More books from Bookman's Alley

More books from Bookman’s Alley

We left our Stanley, NY location on Thursday (late afternoon) and stopped for the night and a few hours of sleep just west of Toledo, Ohio.  We awakened at 4:30am on Friday, jumped into our clothes and headed for the Chicago area.

 We arrived in Evanston on that sunny Friday morning, in time to book a hotel room right across from the library and around the block from Bookman’s Alley, then squeezed into the Evanston Public Library Early Bird F.O.L. sale opening at 9 a.m.  The sale was quite good, by the way, although it’s held in a small area which is very crowded.   Books are individually priced at this sale.

We packed away the books from the sale and arrived at Bookman’s Alley just at noon when the store opens.  This time they knew we were coming!  We found Proprietor Roger Carlson sitting at the helm of his wonderful book shop – right where we left him when we stopped in back in early June.

Roger Carlson, Bookman. (Bookman's Alley, Evanston, IL)

Roger Carlson, Bookman.
(Bookman’s Alley, Evanston, IL)

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Bookman’s Alley has been in this location for thirty years, and it will be missed.  It was a happening place all day long, with customers and friends popping in and out – and everyone lamenting the store’s impending closing, some bringing gifts or food or tokens of appreciation in to Roger, others coming for a last look and purchasing books.

A talented Chicago artist, John Michael Downs, brought in a portfolio of gorgeous watercolor paintings he did for Roger — scenes from the interior of the bookstore, and of Roger, that just blew us away.  He beautifully captured the essence of the place.

We spent the entire day in the shop, selecting more books, visiting with Roger, Greg and Dave, and various friends and customers who came into the store.  I was even working there for awhile – Roger sent customers off with me here and there in the shop to find what they were after, saying, “You know the store better than I do now!”  What fun.

We took some photos when it was quiet, near closing time.  The shelves are beginning to have large gaps.  A lot of the interesting decorative items have left the building, along with many books…

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 I’m going to miss this place.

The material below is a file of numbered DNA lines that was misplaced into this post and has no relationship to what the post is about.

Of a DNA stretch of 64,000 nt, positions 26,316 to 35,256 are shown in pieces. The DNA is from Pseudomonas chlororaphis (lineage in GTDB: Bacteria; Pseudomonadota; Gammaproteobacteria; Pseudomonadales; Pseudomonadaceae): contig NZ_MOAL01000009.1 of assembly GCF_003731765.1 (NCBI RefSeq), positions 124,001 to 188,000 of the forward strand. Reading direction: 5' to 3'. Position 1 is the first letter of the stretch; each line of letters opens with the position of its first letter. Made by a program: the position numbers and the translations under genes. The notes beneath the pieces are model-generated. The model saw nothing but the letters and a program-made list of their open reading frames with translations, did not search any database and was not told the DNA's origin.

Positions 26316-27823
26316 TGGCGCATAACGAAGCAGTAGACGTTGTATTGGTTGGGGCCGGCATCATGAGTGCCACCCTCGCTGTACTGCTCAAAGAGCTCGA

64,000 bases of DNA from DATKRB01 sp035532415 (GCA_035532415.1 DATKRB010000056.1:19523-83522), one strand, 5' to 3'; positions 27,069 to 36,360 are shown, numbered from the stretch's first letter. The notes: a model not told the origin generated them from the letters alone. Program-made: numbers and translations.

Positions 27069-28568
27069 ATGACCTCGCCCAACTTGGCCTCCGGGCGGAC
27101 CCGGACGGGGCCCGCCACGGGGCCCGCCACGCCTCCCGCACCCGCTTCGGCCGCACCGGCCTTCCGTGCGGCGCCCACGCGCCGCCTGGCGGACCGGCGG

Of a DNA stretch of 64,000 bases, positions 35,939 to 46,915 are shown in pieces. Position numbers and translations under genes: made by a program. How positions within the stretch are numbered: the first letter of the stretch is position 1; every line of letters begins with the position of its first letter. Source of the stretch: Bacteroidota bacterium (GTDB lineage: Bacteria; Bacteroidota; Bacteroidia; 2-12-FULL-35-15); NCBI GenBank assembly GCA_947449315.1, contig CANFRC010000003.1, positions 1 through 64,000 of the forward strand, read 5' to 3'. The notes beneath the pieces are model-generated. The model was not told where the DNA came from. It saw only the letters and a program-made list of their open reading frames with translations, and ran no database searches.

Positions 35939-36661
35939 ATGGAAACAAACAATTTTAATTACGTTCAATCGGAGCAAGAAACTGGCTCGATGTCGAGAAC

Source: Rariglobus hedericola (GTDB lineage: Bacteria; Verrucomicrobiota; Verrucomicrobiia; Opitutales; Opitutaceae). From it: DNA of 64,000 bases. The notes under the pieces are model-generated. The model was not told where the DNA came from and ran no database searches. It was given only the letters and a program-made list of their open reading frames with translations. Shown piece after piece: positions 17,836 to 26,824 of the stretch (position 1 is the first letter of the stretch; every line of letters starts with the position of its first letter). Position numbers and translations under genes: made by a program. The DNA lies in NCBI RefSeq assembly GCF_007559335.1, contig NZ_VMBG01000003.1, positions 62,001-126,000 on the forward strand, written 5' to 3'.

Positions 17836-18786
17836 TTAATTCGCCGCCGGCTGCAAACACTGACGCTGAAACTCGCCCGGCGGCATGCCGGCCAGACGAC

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 We’re just so happy we had the opportunity to spend another day in this very special book store, and that we were able to purchase the book presses.  Ron has been in need of a book press for a long time for use in book repairs and construction of his beautiful clamshell cases.  Now we have two presses – and they will be ever-present reminders of a beloved antiquarian book shop…Roger Carlson’s Bookman’s Alley in Evanston, Illinois.

It’s a Wrap: Summary of our Midwest Book Scouting Adventure

I’m finally squeezing in some time for a summary of the trip for all who may be interested.  We’ve been back home from our Midwest book scouting adventure for just one week.

We have been doing our best to catch up with ourselves – and on gardening, housekeeping, unpacking, laundry, and friends.     Our book store cat, Osa, got really tired watching us unpack all the books…

Osa, one of our book shop cats

Osa, weary book shop cat squeezed between all our new books

 By the way, Osa is oh-so happy that we are home!

 The purpose of our book scouting trips is to find interesting, unusual, high-quality stock for our book store.  We always have our customers in mind while making purchases on these trips.  It is important to know your customer base.  Otherwise, one would lose confidence well before you’d spent your first $500.  For us, this meant we were seeking out vintage decorated bindings, scarcer Modern Library Editions in excellent condition, books with beautiful old dust jackets, important non-fiction works and author-signed literature.

 Here are photos of about 2/3 of our book booty taken while unpacking:

Some of the new inventory from our book scouting trip

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 Books are everywhere, but quality older books in excellent condition which are of interest to collectors have become quite hard to find.  We do purchase books locally, but the books offered up are often not what we are seeking.  So, we ferret them out wherever we can find them.

In the past, it was common practice for booksellers to travel countrywide, even worldwide, visiting others in the trade in search of books to suit their particular customers and specialization.  It has become less common.  Without exception, all the booksellers we met were happy to see someone “from the trade” coming in to purchase books.  All were hospitable and helpful, and surprised that booksellers were still making pilgrimages, doing it the “old school” way.

Our trip began on the evening of June 1, 2013 and ended on the evening of June 15.  There were ten days of full-blown all-day (and occasional evening) book scouting; we allowed ourselves five days of pure family time in Minnesota, although we hit the large “Book Em” sale in Bloomington while we were there, and one antique shop in Lyndale, MN.